February 2024 resale market shows upward trend after long downturn

With the February 2024 resale market up for the third month in a row and the spring market likely off to an early start thanks to warm weather, Ottawa’s housing market may finally be turning a corner after a prolonged downturn.

Sales transactions last month were up more than 15 per cent compared to February 2023, according to the Ottawa Real Estate Board. January enjoyed a jump of 16.6 per cent while December saw a more modest increase of 7.6 per cent.

Realtors sold 886 homes in February through the board’s Multiple Listing Service (MLS) compared to 769 in the same month last year. Slightly more than half of the sales last month were single-family homes, followed by townhomes and condos respectively.


The number of transactions is still down compared to the 10-year average, but after a downturn that began in the spring of 2022 and continued month after month as buyers retreated in the face of escalating interest rates and prices, there are clear signs of hope.

“Even with higher prices and the interest rate holding steady, Ottawa is a strong, active market,” said board president Curtis Fillier in a statement. “With metrics across the board up from last year, it’s clear both buyers and sellers are making moves.”

Nationwide, sales were up almost 20 per cent over the same month last year, according to the Canadian Real Estate Board. The board points out that February 2023 sales were among the lowest for that month in two decades, but sales transactions last month had climbed back to only around five per cent below the 10-year average.


Prices up modestly & new listings surge

The February 2024 resale market saw prices continuing to creep up, although the increases were nothing compared to the double-digit growth buyers had seen during the height of the pandemic.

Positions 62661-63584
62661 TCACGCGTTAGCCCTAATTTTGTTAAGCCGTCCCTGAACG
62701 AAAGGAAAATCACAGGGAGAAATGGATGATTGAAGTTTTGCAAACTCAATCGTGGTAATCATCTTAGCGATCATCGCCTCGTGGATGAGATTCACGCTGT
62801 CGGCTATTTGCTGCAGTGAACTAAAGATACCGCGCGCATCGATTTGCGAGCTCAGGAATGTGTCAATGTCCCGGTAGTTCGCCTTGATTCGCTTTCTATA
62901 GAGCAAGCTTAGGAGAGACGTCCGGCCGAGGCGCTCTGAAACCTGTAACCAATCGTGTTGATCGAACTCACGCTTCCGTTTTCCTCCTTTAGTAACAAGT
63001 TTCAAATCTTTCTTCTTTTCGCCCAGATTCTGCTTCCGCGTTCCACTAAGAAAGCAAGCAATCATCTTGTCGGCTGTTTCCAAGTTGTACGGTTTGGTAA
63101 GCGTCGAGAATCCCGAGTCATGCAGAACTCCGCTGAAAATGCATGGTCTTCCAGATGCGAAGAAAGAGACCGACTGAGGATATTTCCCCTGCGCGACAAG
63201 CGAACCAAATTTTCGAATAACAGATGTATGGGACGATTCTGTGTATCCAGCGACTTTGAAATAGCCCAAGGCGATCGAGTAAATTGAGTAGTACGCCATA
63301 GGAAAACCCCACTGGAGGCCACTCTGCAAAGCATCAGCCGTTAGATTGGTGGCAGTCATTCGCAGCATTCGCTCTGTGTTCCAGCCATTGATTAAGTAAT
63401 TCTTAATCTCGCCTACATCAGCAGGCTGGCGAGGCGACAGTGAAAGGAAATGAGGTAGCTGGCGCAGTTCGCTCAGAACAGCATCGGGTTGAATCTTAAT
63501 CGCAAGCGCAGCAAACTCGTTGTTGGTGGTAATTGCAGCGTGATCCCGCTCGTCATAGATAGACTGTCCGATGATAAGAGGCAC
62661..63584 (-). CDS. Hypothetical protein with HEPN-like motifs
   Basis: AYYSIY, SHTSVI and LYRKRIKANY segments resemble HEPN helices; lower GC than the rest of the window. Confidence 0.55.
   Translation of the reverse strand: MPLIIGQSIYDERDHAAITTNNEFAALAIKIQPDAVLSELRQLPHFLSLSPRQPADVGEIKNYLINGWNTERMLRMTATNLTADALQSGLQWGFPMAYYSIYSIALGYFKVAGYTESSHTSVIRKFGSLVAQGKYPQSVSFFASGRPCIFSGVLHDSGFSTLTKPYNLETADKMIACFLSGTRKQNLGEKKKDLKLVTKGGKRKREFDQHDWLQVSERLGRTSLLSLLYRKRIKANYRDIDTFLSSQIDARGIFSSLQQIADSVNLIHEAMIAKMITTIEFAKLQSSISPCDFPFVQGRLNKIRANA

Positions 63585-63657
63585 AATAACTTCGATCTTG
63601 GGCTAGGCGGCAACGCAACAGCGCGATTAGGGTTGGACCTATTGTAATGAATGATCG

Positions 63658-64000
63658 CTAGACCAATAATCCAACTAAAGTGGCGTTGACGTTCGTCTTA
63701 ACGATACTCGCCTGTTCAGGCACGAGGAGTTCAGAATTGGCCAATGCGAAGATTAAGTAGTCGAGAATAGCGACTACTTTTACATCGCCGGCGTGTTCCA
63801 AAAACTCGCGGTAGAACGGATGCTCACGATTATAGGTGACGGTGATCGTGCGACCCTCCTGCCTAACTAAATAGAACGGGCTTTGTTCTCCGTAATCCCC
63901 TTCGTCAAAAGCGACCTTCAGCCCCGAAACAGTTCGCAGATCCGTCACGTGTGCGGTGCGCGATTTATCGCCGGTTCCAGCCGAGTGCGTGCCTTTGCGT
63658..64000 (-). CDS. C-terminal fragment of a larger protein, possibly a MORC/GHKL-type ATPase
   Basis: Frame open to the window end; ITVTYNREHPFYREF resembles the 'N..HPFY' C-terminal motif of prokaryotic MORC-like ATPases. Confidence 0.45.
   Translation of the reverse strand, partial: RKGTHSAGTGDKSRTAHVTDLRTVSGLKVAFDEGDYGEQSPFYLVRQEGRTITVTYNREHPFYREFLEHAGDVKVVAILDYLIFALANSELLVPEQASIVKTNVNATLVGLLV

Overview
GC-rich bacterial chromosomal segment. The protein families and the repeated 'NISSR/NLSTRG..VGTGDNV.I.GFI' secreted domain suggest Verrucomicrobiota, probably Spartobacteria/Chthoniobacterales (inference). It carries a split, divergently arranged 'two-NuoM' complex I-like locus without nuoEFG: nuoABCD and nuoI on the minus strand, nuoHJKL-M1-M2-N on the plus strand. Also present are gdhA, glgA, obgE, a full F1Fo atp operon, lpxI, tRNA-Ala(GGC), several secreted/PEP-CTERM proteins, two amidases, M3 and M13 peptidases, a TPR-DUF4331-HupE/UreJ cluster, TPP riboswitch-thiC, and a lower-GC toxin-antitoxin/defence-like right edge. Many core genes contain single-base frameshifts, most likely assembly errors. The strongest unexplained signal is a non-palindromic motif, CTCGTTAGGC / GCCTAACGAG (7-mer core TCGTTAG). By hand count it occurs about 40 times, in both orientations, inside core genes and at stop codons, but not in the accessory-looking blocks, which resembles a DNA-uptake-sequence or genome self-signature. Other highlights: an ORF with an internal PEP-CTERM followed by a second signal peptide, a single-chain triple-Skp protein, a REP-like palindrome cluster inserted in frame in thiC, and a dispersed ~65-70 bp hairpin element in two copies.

The benchmark price for single-family homes last month was $708,500, up 3.1 per cent year-over-year.


The benchmark price for a townhouse/row unit was $495,000, barely up from a year ago, while condos were $417,000, an increase of 2.7 per cent.

The board’s report also noted a recent report by the Municipal Property Assessment Corporation (MPAC) found that “communities with homes under $500,000 are becoming increasingly scarce.” A decade ago, said the board, 74 per cent of Ontario residential properties had a home value estimate of less than $500,000 but that number has dropped to just 19 per cent today.

A recent report on luxury properties from real estate observer Point2 found that while Ottawa was nowhere near some centres in Ontario and British Columbia where more than half the homes were listed at more than $1 million, there are at least 400 homes in the million-dollar-plus range.


And last year, according to a report from the real estate firm Engels & Volker, two homes in the national capital sold for more than $6 million. It was the first time such heights had been reached since 2014 and drove a 24 per cent increase in average prices for homes over $4 million in Ottawa.

The Ottawa Real Estate Board’s report said new listings last month increased to 1,500, a jump of almost 30 per cent compared to February 2023. That increase is another good sign for would-be buyers who had weathered a drought of new listings and inventory during the market downturn. In all, the board had 2,158 active listings last month.


About the Author

Patrick Langston All Things Home Ottawa homes

Patrick Langston

Patrick Langston is the co-founder of All Things Home Inc. and a veteran journalist. He has written widely about the Ottawa housing industry since 2008. He was a finalist for two national awards for his extensive look at your home and climate change.



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